The benefits of walking have been reported across the UK media. The BBC reports that “walking more 'would save thousands' of lives in the UK”. These stories have been prompted by the "Walking Works” report…
The benefits of walking have been reported across the UK media. The BBC reports that “walking more 'would save thousands' of lives in the UK”.
These stories have been prompted by the "Walking Works” report (PDF, 3.4MB). It provides an overview of current evidence on physical inactivity, and makes the case for encouraging more people to take up walking as a form of physical activity.
It lays out that a large proportion of the population is not meeting physical activity guidelines and that if more people did so, this could potentially save 37,000 lives a year in England. It also discusses the specific benefits of walking – such as the fact that it is free, requires no special equipment, and can be done by most people.
Recent guidance from the National Institute for Health and Care Excellence (NICE) has also laid out similar potential benefits of walking and cycling, and made recommendations for organisations and institutions with responsibility for or influence in local communities aimed at helping these groups in encouraging and supporting people to walk and cycle.
The NICE guidance recommends that money, time and effort is put into encouraging and supporting people to walk and cycle, with a co-ordinated approach from the authorities.
Who produced the report?
The report was produced by the walking charity, Ramblers and Macmillan Cancer Support and was supported by Public Health England an agency of the Department of Health.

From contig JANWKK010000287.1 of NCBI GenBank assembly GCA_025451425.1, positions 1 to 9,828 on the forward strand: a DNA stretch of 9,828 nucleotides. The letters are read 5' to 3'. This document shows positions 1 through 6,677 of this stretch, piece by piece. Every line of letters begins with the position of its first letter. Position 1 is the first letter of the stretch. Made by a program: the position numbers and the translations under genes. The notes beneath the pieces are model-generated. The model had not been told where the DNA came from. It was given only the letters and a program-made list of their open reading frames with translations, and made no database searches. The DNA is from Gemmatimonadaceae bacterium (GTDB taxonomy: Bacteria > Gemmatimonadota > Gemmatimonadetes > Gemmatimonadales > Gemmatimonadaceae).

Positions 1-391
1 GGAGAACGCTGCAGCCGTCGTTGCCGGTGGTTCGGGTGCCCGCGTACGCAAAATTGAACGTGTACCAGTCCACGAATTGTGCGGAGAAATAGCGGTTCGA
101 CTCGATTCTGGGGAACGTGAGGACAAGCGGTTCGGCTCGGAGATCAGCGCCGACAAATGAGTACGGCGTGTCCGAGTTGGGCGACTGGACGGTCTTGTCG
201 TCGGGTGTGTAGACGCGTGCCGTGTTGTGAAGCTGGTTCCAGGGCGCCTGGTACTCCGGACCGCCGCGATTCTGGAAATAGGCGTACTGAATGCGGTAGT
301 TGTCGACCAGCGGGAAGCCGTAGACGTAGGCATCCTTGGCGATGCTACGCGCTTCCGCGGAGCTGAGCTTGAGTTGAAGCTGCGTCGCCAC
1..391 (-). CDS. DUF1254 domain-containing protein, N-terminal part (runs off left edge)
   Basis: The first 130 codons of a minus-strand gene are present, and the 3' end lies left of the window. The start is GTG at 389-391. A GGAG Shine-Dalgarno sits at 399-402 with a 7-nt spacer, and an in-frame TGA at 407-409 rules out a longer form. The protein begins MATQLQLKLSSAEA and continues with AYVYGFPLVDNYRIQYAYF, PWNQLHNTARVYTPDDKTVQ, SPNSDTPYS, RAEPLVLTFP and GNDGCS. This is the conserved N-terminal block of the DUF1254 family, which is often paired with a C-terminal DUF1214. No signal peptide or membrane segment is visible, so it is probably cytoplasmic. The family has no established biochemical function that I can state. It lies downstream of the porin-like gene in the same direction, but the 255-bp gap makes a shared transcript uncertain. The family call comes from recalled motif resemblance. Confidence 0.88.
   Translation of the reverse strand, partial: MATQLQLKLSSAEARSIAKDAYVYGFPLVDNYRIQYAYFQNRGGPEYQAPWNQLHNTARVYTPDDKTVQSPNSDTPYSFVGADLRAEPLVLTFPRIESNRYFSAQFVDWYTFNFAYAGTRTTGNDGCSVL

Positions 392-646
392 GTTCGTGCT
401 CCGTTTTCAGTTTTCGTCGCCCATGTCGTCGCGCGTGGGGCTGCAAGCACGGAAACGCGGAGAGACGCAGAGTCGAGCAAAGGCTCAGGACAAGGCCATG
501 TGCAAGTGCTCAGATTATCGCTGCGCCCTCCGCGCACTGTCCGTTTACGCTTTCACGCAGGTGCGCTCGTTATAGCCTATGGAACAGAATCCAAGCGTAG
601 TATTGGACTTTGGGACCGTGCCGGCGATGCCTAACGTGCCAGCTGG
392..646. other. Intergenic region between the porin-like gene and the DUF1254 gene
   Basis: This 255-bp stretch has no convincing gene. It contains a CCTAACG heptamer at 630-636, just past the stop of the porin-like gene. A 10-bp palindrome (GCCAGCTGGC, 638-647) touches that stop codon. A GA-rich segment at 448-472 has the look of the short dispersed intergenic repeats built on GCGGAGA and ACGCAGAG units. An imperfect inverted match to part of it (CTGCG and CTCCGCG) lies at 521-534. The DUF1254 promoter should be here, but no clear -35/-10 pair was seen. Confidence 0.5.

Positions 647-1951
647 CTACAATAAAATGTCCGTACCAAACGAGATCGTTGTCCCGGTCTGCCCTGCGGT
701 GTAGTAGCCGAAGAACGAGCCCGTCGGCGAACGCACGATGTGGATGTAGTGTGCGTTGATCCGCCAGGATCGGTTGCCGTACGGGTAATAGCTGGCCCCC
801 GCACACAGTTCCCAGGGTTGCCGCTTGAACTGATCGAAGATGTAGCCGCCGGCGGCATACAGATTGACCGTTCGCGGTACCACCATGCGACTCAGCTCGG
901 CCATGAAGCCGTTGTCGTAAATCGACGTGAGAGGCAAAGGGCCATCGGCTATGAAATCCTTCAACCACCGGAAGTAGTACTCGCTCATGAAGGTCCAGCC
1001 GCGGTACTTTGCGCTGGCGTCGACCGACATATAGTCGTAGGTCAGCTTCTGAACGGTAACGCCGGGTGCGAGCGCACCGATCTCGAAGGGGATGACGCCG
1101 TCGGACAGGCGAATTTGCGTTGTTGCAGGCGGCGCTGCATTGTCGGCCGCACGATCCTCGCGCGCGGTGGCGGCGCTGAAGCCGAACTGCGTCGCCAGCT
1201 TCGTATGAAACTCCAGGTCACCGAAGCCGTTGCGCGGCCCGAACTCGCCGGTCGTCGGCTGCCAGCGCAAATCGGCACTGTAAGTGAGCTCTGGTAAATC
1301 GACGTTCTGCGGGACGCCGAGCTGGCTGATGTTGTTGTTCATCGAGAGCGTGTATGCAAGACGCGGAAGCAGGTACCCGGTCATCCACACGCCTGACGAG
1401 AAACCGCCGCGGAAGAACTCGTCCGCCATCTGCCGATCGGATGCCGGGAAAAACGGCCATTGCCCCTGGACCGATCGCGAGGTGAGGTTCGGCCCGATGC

Ramblers and Macmillan Cancer Support also work in partnership to enable “Walking for Health”, a programme that includes 600 schemes to offer short, free, local health walks in communities across England. The schemes are run by a variety of organisations, ranging from local councils and NHS trusts to volunteer groups.
What evidence is the report based on?
The report is described as “an extensive overview of the mounting research into the life threatening consequences of inactivity”. It aims to do this to “provide… health professionals with an overview of the evidence for promoting and supporting walking interventions, such as Walking for Health, as a way to increase physical activity in the population”.
The methods of the overview are not described, but it discusses evidence from a range of different sources on the impact of physical inactivity on health and costs, the effects of physical activity in general, and of walking in particular. The extensive list of sources includes robust sources of evidence, such as systematic reviews and guidance from the National Institute for Health and Care Excellence (NICE), and national surveys.
What points does the report make about physical activity?
The main points the report makes about physical activity are:
- physical inactivity can shorten your life
- physical inactivity is expensive – with estimates suggesting it could be costing the economy £10 billion a year in healthcare costs, premature deaths and absences due to sickness
- physical activity saves lives – the report estimates that if everyone in England were sufficiently active, nearly 37,000 deaths a year could be prevented
- physical activity is good for our minds
- walking is the answer to getting people more active
- walking is an effective form of exercise
- walking is cost effective
- Walking for Health is a proven way to get people walking, happy and healthy